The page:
You had a plan and you did the right thing: You purchased a life insurance policy to protect your family. But things have changed since you took out that universal life insurance policy, and it may be time for you to pull your policy out of your files and review where it stands.
Your universal life insurance policy (UL) is a form of permanent life insurance that also has an investment component. A portion of each premium you pay helps build a tax-deferred cash value and earns the current interest rate. When interest rates are low, your cash value may not grow and be available to fund the policy as originally described on the illustration your agent provided to you when you bought the policy. The Life Insurance Foundation for Education (LIFE) offers more information about permanent life insurance.
Your policy may be performing as illustrated or better. In that case, you can just stay the course. But if your policy is underperforming, there are actions you can take.
First, call your agent or the insurance company to request an illustration An in-force illustration is based on current interest rates and reflects the current and future performance of the policy. The information from an in-force illustration allows you to make an informed decision for your next plan of action.
You have three choices:
- Let the policy run its course until it lapses
- Pay the increased premium your insurance company requires to keep it in force until maturity
- Execute a 1035 exchange to move the proceeds into another policy
Options 1 and 2 are self-explanatory, so let’s review Option 3. A 1035 exchange is an income tax-free way to move the proceeds from one policy into another policy. Keep in mind that you are likely to be subject to health underwriting with any new contract, and you’d need to be approved before the exchange could be completed.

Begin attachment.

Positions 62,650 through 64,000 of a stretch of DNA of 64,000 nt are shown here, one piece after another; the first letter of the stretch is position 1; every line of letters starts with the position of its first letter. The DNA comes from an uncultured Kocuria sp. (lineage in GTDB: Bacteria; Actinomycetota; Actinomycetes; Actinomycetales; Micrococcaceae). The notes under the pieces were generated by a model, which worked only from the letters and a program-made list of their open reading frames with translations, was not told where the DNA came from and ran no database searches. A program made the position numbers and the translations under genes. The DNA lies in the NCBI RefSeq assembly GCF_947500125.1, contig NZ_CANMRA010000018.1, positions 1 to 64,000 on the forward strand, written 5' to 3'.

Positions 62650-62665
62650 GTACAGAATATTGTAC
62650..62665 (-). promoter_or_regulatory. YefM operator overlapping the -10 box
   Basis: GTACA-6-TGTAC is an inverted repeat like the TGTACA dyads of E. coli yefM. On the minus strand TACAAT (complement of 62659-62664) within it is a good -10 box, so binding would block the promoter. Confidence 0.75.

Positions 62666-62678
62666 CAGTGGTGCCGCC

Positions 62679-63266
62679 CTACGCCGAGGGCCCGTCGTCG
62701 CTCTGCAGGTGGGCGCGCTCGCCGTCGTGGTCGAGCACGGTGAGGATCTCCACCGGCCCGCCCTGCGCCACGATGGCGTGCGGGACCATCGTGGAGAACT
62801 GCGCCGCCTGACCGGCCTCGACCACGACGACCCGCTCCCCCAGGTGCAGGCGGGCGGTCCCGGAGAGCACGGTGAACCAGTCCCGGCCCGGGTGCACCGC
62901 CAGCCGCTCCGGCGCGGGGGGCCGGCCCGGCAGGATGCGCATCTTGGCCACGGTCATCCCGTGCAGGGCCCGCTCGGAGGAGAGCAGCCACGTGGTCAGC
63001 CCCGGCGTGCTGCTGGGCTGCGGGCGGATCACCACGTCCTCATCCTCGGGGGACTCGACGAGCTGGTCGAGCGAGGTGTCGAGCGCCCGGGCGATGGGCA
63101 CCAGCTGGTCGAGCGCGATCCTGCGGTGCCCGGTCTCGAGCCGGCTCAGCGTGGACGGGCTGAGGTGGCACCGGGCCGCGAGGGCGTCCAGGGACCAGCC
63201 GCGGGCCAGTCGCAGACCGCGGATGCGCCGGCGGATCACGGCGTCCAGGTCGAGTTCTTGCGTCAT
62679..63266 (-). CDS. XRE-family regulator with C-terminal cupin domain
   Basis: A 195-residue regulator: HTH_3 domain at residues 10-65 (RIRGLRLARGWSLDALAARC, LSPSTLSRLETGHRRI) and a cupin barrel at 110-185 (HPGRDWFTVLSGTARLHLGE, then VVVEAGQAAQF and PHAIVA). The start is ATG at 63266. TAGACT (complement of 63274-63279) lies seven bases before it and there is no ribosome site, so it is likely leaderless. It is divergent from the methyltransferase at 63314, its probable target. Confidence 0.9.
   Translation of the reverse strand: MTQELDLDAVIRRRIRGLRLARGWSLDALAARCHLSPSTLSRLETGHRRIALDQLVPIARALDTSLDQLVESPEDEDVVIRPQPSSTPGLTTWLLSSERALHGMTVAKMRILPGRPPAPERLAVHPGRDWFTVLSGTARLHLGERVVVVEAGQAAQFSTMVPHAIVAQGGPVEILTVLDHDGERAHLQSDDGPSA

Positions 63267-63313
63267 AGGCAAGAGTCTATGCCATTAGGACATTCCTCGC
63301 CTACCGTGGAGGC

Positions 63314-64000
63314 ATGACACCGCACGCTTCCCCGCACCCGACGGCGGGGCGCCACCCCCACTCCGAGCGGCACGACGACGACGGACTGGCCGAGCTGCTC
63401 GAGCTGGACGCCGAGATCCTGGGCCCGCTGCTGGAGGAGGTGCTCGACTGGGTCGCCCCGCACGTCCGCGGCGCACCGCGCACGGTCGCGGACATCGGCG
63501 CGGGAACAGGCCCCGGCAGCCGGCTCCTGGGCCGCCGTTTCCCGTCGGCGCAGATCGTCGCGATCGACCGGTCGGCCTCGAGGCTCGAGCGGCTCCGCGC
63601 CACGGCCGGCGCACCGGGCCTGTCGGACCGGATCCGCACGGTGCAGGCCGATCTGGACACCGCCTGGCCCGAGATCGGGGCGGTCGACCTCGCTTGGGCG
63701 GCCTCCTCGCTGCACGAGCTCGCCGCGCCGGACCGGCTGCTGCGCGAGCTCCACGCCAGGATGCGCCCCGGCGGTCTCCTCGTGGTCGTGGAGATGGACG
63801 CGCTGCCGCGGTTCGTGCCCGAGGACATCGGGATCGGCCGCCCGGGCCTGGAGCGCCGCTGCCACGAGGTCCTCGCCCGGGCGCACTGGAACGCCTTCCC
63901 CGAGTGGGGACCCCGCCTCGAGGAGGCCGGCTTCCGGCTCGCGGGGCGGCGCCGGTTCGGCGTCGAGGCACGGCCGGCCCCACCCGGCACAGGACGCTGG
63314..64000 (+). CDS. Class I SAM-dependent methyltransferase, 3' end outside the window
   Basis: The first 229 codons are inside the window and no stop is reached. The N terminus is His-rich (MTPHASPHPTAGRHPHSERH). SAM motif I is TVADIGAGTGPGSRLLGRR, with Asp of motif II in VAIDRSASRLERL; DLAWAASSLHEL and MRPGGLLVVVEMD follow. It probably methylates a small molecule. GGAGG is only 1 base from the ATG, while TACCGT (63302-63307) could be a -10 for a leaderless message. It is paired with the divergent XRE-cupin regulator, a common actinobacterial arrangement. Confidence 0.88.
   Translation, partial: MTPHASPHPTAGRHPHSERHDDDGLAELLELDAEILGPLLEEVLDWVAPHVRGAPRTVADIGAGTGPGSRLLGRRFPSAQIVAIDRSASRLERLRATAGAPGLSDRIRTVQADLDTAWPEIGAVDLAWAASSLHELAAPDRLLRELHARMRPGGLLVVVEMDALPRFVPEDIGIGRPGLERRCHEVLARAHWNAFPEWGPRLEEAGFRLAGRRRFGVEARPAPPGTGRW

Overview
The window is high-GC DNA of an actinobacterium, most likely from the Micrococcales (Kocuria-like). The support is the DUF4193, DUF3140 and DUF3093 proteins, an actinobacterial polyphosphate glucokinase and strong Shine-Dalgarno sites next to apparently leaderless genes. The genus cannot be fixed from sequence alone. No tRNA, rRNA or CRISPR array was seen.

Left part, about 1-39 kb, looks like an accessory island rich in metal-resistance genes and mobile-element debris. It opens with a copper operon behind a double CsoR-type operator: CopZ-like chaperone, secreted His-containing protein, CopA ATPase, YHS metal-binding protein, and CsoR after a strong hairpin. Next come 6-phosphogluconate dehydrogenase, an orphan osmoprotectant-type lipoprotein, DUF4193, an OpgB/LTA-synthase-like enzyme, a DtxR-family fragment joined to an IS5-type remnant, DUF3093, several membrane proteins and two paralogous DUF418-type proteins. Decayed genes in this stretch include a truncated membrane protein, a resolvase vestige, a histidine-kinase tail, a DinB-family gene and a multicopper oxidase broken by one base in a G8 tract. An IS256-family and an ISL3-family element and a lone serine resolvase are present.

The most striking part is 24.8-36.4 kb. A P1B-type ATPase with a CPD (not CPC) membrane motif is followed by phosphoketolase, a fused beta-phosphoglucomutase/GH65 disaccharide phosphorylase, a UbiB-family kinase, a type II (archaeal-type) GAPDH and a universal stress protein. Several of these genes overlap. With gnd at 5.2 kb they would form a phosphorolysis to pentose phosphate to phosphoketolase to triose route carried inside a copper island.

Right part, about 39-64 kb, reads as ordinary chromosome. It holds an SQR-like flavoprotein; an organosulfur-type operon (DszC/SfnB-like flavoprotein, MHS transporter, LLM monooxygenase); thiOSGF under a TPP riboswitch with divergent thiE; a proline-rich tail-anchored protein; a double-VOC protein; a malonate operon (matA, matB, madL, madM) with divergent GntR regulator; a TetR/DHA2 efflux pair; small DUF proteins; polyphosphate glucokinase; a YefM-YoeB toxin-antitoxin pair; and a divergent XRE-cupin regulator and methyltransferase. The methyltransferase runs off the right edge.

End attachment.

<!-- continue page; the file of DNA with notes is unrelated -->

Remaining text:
Two products that make a good home for a UL rescue are a guaranteed death benefit universal life policy (GUL) or a single-premium guaranteed whole life policy (SPGWL).
A GUL is a type of universal life policy that builds little to no cash value. Its claim to fame is that it offers a guaranteed death benefit (age limit varies by carrier). It’s more correctly described as a permanent term life insurance policy. With this product, you would use the 1035 exchange dollars to buy a reduced paid-up policy, meaning no additional premiums would be due to fund the death benefit. Or, you could purchase the same amount of life insurance and the 1035 exchange dollars would reduce any future premiums needed.
A SPGWL product would use the proceeds to purchase a guaranteed paid-up life insurance policy. Unlike the GUL, this product would have a cash value. You will find that the death benefit will be less if you purchase a SPGWL vs. a GUL, but the tradeoff on the whole life policy is much more cash value.
Pay attention to your old life insurance policies. Be informed, and don’t forget to look into your options. It’s in the best interest of those you love.